Traffic signs showing what driving direction has the right of way are not clear enough for use on Iceland’s one-way bridges. Vísir reports that the Icelandic Road and Coastal Administration is considering whether they should change look of the sign in order to ensure that there is no doubt about whether drivers should wait for oncoming traffic or proceed first across a one-way bridge.
In its review of the traffic code, the Road Administration also presented other ideas on things like the unified speed limit for all vehicles. According to some who participated in the review, Iceland’s road system can’t support heavy transport travelling at that speed. Road shoulders in poor condition along the Ring Road were pointed to as evidence of some of the inherent risks of vehicles carrying heavy loads travelling at such high speeds.
Other ideas under consideration include dividing bidirectional lanes on Route 1. Such a partition may well have prevented a serious accident that occurred in South Iceland only recently when the driver of a car lost control on an icy patch of road and collided with one traveling in the opposite direction. The vehicles crashed at high speed, flipping one of them. Three of the four passengers in the accident then had to be airlifted to the hospital with serious injuries.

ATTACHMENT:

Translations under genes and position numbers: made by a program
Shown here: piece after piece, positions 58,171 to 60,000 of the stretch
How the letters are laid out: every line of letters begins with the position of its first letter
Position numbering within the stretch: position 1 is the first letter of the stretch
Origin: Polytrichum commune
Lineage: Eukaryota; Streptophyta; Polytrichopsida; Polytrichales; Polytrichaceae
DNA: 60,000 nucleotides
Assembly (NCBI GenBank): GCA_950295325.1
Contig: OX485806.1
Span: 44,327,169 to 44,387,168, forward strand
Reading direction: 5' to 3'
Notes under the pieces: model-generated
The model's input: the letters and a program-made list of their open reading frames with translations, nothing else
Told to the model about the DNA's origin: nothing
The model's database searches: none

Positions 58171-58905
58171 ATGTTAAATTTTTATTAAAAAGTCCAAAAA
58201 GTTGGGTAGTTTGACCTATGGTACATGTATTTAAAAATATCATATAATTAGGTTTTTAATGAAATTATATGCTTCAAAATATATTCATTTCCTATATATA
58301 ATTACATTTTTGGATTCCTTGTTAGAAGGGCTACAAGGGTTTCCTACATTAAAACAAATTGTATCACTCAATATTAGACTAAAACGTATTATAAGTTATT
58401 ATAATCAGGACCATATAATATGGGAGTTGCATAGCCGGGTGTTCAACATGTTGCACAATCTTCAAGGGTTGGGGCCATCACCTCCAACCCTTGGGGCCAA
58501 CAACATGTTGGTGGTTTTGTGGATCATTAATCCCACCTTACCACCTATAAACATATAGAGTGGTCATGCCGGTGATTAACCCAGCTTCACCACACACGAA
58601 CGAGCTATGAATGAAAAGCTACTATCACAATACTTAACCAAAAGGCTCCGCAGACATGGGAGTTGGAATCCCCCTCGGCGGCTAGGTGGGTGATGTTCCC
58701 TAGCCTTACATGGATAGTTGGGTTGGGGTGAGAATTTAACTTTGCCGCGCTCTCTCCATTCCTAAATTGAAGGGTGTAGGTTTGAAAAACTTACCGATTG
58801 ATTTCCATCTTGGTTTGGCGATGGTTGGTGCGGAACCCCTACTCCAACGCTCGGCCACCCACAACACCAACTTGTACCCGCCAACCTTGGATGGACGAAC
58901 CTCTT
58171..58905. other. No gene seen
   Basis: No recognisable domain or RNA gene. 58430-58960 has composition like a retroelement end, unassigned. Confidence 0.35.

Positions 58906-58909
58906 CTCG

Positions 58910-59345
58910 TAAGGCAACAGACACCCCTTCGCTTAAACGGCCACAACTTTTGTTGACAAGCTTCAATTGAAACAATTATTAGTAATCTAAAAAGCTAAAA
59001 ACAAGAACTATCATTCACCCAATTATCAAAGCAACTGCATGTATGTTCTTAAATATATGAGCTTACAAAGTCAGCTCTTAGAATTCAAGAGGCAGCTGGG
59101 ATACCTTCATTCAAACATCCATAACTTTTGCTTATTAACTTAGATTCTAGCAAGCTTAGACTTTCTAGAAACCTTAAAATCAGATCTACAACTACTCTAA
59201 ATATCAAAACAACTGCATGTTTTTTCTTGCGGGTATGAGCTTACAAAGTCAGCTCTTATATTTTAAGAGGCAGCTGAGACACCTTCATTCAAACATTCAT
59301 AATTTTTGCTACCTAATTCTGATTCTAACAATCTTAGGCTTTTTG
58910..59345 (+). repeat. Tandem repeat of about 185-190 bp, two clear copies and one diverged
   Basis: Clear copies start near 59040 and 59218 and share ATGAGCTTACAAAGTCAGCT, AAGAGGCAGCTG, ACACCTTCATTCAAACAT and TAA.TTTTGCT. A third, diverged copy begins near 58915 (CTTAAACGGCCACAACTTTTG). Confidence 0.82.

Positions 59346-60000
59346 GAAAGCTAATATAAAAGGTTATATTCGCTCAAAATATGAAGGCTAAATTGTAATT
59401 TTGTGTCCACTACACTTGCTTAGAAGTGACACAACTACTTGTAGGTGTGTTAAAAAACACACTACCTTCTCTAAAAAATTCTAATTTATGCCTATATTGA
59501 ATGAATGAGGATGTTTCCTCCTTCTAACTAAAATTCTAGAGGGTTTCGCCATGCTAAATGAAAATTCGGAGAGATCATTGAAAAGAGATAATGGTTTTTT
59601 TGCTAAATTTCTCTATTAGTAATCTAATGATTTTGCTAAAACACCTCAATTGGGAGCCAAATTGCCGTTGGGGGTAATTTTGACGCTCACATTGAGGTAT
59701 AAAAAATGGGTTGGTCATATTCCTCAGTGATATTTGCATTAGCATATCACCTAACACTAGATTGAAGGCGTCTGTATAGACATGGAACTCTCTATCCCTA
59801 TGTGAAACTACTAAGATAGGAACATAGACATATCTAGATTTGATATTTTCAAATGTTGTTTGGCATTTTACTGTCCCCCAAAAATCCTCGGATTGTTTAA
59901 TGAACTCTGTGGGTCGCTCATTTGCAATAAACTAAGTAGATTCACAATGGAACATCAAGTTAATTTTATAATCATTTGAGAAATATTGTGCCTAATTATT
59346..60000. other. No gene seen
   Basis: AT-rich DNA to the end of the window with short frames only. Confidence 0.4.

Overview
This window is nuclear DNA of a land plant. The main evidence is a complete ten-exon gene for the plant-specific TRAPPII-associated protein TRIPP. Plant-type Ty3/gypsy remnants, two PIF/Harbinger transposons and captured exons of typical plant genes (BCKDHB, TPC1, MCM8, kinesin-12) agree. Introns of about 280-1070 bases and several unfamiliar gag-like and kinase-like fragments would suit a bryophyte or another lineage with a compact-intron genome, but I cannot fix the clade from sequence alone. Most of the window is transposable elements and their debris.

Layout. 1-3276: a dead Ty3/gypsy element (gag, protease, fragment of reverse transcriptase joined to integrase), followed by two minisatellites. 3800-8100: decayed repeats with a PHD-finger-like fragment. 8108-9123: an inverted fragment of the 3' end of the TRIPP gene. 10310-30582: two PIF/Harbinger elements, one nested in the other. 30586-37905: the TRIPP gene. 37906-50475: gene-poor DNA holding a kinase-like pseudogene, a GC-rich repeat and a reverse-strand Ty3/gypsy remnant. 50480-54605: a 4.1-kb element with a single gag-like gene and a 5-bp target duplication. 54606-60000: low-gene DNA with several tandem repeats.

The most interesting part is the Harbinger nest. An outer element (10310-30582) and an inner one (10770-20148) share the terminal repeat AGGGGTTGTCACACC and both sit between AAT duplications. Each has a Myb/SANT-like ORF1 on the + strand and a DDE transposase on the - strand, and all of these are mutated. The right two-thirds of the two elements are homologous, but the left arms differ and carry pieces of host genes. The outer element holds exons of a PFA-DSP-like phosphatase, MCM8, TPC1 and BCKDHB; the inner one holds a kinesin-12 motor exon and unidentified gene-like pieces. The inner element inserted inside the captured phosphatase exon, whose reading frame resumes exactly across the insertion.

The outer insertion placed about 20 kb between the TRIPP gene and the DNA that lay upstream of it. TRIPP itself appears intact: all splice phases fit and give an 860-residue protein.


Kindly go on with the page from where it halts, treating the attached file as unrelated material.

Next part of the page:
Following a traffic accident which ended in the deaths of two adults and one child ost their lives when their vehicle went through the railing on a single-lane bridge, the Road Administration elected to reduce the speed limit to 50 kph [31 mph] on all single-lane bridges throughout the country. The country’s 75 single-lane bridges are highly trafficked: it’s estimated that more than 300 cars cross single-lane bridges every day in Iceland.
At the same time that the speed limit was reduced, the Road Administration also planned to change signage to indicate which traffic direction had the right of way. These signs show a red arrow and a black arrow to represent the two different traffic directions. The black arrow is supposed to indicate the direction that has the right-of-way, however, when the arrows are the same size, it often confuses drivers. The Road Administration is then considering a change that New Zealand made to their own signage in which the red arrow is made significantly smaller in order to eliminate any doubt as to what direction has priority.